I want to introduce you to my wife, Meghan, and her passion to help Catholic women find their “dream fashion” look. In less than six months, she has quit her job at a fashion startup in San Francisco and started her own successful Catholic fashion styling firm.
Why is my wife’s story relevant to Catholic fundraising?
One of the most common questions I am asked is, “How can someone raise funds for their Catholic cause?” Case in point: My wife’s situation is no different than any Catholic looking to follow their passion and find financial stability.
I am bound to upset a few board members and directors with this article. For some reason, the majority of board members and directors of Catholic nonprofits think that an event is a great idea to raise funds. In fact, it’s the hallmark on their calendar, as if all roads lead to the big gala or dinner.
While big events may be fun, they’re also big mistakes and a terrible way to fundraise. In fact, you dig yourself deeper into a hole with every event that you organize.
I want you to know that I’m not the only fundraiser who thinks like this: Every fundraiser with a successful track record agrees that events aren’t good for fundraising. Check out this fantastic book, The Perfect Campaign by Schuyler Lehman. He is a veteran fundraiser with years of experience, and Schuyler shares my viewpoint because he and his team have found this to be true.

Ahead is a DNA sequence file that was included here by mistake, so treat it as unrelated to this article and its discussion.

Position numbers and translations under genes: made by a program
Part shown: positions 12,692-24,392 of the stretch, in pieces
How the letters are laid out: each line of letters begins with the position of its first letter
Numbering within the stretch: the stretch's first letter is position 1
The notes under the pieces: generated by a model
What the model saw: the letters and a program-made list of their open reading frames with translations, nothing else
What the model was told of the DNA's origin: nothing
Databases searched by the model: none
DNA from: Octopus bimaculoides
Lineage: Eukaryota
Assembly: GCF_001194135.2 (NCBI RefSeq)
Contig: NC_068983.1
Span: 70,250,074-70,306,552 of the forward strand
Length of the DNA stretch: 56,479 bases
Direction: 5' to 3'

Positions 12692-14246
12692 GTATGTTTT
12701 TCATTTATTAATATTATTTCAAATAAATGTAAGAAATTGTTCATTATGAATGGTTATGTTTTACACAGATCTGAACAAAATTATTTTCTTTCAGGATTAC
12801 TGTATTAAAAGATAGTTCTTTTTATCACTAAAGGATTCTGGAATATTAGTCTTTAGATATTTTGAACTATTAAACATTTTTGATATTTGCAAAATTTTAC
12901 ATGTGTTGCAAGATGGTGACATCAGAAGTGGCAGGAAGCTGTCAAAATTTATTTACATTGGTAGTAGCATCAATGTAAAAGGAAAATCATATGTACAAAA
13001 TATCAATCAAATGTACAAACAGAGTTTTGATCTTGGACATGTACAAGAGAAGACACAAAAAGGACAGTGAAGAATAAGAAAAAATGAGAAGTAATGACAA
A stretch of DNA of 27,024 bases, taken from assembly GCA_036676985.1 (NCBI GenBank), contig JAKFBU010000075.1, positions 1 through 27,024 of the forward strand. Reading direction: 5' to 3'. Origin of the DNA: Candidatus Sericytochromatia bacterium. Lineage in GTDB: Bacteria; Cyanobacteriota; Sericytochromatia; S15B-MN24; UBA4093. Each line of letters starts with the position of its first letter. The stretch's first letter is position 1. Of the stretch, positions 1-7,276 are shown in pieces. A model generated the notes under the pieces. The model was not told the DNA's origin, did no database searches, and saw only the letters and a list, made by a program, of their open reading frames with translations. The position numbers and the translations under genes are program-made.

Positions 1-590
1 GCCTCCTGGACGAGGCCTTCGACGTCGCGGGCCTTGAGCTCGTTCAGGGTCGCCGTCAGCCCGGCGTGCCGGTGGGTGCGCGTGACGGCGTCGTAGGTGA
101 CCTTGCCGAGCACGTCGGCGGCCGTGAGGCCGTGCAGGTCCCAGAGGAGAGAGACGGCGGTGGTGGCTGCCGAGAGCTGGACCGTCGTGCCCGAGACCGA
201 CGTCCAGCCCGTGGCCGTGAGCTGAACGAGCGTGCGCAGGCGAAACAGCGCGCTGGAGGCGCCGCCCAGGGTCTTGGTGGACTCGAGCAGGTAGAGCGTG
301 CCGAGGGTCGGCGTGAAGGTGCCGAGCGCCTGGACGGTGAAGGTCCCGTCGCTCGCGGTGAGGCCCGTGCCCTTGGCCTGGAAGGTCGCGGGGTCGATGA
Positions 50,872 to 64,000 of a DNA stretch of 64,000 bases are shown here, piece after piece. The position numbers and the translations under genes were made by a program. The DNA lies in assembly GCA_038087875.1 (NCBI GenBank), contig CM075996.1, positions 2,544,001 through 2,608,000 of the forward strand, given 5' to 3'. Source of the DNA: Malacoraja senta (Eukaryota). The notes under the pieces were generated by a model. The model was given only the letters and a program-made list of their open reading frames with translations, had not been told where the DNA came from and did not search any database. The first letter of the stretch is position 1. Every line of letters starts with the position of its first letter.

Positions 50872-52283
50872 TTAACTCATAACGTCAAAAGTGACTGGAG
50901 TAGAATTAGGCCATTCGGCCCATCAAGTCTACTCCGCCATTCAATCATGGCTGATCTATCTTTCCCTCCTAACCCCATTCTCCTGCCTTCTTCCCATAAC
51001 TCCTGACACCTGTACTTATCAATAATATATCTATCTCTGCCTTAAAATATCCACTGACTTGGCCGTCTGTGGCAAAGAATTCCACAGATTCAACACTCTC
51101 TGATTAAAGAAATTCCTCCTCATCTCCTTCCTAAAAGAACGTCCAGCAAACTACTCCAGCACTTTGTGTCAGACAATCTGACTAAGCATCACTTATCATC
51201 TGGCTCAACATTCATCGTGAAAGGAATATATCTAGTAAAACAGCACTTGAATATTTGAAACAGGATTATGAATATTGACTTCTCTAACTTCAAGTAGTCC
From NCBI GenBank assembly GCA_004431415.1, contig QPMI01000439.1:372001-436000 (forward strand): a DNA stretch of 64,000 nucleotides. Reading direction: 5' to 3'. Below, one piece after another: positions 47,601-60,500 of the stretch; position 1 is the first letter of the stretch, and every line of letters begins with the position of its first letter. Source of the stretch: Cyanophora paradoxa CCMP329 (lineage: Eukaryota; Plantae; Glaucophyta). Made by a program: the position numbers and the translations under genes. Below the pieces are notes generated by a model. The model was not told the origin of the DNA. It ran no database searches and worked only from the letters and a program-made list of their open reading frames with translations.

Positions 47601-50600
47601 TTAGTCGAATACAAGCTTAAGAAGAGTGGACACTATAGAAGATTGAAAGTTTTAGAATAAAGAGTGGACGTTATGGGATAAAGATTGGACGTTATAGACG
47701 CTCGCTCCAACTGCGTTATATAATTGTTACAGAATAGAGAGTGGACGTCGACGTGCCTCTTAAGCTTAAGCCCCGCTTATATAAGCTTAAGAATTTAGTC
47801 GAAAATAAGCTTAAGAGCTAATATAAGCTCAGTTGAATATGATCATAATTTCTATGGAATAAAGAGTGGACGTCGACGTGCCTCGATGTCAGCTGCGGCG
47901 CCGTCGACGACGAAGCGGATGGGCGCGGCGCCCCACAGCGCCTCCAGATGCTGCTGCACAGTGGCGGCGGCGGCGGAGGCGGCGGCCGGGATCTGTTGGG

When I was recently back in Dallas, Texas, Dave Palmer, manager at Catholic radio station KATH 980, invited me back on his show to give his listeners an update on what’s happening in the world of Catholic fundraising.
Our conversation focused on three important lessons when it comes to fundraising within the Church.
While many Catholic nonprofits and missions spend most of their time on the ‘money side’ of fundraising, Dave and I agreed that, without the proper focus and determination, your fundraising will likely stagger and your cause won’t reach its full potential.
The 3 Tips to Stay on Track with Fundraising
Tip 1 – Be Patient: Patience is a virtue for a reason. We all agree that fundraising is challenging and therefore, you’ve got to be resilient and not give up. It takes time to get things going and find donors.